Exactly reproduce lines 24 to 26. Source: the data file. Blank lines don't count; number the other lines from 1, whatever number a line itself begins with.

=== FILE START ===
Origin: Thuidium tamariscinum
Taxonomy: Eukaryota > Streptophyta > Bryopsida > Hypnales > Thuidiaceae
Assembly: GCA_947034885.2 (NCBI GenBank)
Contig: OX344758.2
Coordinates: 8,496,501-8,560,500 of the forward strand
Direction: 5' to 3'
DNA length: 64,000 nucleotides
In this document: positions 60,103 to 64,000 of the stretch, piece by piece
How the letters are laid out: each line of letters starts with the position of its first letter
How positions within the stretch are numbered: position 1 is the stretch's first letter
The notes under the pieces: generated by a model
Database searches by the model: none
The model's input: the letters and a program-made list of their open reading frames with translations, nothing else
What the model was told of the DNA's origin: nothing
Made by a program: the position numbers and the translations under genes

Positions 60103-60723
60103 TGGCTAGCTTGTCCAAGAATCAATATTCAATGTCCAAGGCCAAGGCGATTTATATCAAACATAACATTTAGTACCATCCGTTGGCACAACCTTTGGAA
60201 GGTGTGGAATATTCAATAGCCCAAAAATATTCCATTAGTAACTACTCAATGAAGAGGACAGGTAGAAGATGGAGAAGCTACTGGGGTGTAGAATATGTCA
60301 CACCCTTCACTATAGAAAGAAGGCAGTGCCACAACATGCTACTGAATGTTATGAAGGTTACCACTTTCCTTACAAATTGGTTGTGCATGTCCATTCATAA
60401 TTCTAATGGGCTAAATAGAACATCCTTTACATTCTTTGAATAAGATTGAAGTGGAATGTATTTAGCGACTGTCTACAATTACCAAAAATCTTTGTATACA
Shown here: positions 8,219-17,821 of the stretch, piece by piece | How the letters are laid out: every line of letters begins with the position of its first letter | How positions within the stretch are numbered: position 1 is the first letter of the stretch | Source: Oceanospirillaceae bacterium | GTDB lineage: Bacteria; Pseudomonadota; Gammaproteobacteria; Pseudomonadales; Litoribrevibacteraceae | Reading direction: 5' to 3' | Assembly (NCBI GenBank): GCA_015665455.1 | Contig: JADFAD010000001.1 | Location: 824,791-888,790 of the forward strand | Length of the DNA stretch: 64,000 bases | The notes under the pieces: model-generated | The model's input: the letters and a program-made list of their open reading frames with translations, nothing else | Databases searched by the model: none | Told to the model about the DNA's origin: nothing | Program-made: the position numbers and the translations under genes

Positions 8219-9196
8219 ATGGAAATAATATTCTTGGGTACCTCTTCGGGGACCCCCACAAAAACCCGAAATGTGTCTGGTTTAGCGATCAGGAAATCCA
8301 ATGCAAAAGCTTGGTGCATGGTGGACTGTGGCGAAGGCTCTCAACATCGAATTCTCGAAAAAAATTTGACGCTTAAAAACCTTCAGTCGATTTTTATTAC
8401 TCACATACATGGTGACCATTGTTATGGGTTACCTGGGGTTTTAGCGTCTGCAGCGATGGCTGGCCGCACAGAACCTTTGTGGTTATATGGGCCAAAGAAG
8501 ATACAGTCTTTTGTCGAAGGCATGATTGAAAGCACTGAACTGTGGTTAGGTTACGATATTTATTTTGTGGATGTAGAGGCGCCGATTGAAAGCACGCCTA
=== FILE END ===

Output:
8301 ATGCAAAAGCTTGGTGCATGGTGGACTGTGGCGAAGGCTCTCAACATCGAATTCTCGAAAAAAATTTGACGCTTAAAAACCTTCAGTCGATTTTTATTAC
8401 TCACATACATGGTGACCATTGTTATGGGTTACCTGGGGTTTTAGCGTCTGCAGCGATGGCTGGCCGCACAGAACCTTTGTGGTTATATGGGCCAAAGAAG
8501 ATACAGTCTTTTGTCGAAGGCATGATTGAAAGCACTGAACTGTGGTTAGGTTACGATATTTATTTTGTGGATGTAGAGGCGCCGATTGAAAGCACGCCTA